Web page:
Tuesday, March 17 2015
Everlasting Lane is an excellent reminder of how smart and intuitive children can be and how difficult childhood really is.
Wild Strawberries is Earth-minded space rock of its own kind, grounded in both American and European strains of psychedlia.
Kenny Wheeler finished his career and his life with a near-timid masterpiece.
On their new album, Medicine, the emotional bond is especially affecting, reinforcing the budding relationship they’ve nourished with their fans.
Monday, March 16 2015
Eatin' at Me is like Gurf Morlix is steering the sound through the side roads and avoiding any main thoroughfares as if to avoid notice.
Emma Frost teaches Jean Grey a few important lessons in unorthodox ways that feel oddly fitting.
On their latest tour Nickelback’s shtick rings hollower than usual -- and for this band, that’s saying something.
Even if Sony had pulled off a successful marketing gambit with The Interview, they couldn't have masked that this is a genuinely unfunny film.
Richard Kraft and Danielle Dutton's latest work is a visually stunning, intellectually perplexing postmodern comic.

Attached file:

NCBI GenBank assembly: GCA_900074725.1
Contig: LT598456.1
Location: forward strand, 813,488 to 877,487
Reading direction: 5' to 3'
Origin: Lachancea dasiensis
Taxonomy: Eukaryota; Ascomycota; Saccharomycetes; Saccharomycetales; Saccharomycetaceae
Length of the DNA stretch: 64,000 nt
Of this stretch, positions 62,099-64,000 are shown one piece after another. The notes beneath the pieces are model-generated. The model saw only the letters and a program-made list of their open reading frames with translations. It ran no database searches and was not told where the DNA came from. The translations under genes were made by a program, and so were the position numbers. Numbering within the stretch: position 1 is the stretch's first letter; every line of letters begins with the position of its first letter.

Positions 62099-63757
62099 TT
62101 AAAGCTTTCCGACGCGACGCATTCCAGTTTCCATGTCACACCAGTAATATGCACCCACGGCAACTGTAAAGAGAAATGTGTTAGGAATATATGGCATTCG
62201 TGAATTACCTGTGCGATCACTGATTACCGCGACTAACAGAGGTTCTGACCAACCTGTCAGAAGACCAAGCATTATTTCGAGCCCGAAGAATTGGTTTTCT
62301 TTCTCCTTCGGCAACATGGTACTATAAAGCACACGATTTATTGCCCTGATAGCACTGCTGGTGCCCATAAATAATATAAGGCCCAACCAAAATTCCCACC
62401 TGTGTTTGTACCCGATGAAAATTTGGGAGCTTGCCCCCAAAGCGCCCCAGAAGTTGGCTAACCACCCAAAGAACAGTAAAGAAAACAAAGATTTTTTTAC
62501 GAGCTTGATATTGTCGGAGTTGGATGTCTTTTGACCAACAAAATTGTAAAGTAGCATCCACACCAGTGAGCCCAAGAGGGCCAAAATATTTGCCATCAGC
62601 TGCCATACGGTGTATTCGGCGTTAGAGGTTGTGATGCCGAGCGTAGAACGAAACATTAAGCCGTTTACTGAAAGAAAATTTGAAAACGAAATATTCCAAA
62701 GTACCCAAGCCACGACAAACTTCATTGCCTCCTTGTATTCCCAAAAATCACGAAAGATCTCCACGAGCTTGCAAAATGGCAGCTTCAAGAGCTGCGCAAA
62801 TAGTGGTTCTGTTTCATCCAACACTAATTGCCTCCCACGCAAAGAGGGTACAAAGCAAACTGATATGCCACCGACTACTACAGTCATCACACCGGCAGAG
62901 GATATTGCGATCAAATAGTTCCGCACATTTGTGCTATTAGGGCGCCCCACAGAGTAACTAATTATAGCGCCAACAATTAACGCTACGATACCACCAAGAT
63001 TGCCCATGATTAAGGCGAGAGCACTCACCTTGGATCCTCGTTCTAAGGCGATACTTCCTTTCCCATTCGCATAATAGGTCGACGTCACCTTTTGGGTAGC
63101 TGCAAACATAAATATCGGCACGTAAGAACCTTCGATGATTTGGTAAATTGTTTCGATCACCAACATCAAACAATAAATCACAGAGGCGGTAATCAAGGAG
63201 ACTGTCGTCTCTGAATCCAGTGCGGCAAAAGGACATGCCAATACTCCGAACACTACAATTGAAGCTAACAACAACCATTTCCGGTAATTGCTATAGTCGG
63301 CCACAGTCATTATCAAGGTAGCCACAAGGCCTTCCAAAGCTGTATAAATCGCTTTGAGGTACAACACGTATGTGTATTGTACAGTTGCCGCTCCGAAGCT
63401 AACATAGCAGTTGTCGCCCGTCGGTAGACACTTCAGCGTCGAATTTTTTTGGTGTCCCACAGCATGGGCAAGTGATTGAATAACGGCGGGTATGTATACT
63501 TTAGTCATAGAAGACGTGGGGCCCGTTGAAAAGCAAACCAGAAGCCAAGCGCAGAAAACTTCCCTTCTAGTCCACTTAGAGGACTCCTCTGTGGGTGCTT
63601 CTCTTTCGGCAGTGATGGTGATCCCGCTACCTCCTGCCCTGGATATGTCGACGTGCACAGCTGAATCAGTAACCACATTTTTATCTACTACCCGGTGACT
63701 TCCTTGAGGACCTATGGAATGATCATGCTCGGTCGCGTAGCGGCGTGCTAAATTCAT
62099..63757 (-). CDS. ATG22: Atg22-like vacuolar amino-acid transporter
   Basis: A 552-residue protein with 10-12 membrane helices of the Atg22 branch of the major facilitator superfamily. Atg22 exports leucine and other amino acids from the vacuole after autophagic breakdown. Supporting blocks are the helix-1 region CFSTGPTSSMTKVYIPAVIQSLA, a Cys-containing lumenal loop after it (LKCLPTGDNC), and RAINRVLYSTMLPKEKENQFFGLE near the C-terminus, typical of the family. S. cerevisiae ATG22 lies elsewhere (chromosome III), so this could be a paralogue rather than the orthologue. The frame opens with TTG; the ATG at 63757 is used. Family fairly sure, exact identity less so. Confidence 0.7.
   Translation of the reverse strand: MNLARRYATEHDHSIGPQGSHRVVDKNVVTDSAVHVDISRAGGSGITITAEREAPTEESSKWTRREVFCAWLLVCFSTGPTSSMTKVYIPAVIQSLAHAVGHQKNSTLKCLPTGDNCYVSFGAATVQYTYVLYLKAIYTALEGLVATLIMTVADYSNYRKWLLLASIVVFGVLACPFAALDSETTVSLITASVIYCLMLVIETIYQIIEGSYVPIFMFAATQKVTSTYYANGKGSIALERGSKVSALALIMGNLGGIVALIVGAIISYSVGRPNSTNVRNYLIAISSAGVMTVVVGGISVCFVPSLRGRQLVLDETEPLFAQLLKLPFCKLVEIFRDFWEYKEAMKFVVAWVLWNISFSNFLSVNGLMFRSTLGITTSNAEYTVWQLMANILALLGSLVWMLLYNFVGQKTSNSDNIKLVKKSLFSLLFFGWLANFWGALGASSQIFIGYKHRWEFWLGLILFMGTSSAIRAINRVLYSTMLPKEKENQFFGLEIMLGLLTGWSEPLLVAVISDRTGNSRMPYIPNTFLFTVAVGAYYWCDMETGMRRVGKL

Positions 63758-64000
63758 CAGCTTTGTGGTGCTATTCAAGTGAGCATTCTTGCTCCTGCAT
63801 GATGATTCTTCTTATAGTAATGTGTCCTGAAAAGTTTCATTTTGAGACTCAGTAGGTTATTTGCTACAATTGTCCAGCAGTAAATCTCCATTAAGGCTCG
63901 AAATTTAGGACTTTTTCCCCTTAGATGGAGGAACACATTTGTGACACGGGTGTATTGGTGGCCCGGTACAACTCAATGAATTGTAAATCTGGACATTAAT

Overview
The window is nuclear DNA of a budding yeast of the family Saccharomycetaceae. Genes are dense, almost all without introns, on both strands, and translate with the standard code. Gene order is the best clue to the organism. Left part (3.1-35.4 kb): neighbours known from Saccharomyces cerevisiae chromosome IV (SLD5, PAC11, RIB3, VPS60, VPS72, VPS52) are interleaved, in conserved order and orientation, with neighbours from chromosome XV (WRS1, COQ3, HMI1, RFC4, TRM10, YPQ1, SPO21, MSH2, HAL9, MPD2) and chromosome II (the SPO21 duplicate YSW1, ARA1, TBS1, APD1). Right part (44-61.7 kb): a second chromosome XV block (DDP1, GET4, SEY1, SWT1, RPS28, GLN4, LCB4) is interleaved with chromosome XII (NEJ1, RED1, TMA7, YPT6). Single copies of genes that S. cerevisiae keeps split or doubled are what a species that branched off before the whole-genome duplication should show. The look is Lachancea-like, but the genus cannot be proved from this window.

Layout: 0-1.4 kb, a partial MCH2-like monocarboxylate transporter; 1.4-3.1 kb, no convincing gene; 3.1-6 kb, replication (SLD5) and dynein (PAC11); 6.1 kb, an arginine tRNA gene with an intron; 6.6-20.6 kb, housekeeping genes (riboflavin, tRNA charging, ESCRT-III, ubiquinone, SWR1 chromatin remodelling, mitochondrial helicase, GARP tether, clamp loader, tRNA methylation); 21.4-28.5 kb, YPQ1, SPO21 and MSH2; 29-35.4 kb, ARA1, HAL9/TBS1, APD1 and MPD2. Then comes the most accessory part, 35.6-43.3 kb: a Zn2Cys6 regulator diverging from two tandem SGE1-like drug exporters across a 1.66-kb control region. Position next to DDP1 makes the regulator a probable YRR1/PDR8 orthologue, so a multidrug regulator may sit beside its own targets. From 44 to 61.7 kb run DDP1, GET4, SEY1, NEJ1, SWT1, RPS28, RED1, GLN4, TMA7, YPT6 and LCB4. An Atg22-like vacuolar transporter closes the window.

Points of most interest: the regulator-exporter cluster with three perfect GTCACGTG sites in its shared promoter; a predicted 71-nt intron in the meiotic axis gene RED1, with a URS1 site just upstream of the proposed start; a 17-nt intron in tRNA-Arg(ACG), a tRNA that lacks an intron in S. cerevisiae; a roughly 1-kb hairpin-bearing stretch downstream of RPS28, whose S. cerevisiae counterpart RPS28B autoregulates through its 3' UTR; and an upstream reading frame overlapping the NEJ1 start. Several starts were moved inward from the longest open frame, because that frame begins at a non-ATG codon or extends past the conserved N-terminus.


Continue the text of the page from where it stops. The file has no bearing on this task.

Through a Lens Darkly surveys the often hidden or forgotten history of African Americans as photographic subjects as well as photographers.
On Strangers to Ourselves, Modest Mouse often come off like strangers to themselves.
Rediscovering the spirit and power of the human voice.
Anne Tyler is an avowed fan of Eudora Welty's work, but it's Flannery O’Conner’s old woman down the way that came to mind when I read A Spool of Blue Thread.
Abandon hope all ye who enter here as this devilish duo fail to "Blow the bloody doors off".
The Widening Gyre finds this veteran Celtic combo journeying to Nashville and intertwining their Irish roots with ample doses of Appalachian mountain music and wholly American bluegrass.
Although flawed, Never Been Better has many worthwhile moments.
Friday, March 13 2015
This paint-by-numbers crime film is buoyed by the sharp work of its lead actors.
By showing the range and the influence these session musicians had on the hits from the '50s to the '70s, The Wrecking Crew proves their place in rock 'n' roll history.
The audience already primed for more "happily ever after" will be more than satisfied with the results. Everyone else will wonder what the studio was thinking with this strategy.
A Place to Call Home is a period piece in the best sense in that it embraces its time period completely, all the while showcasing universal themes.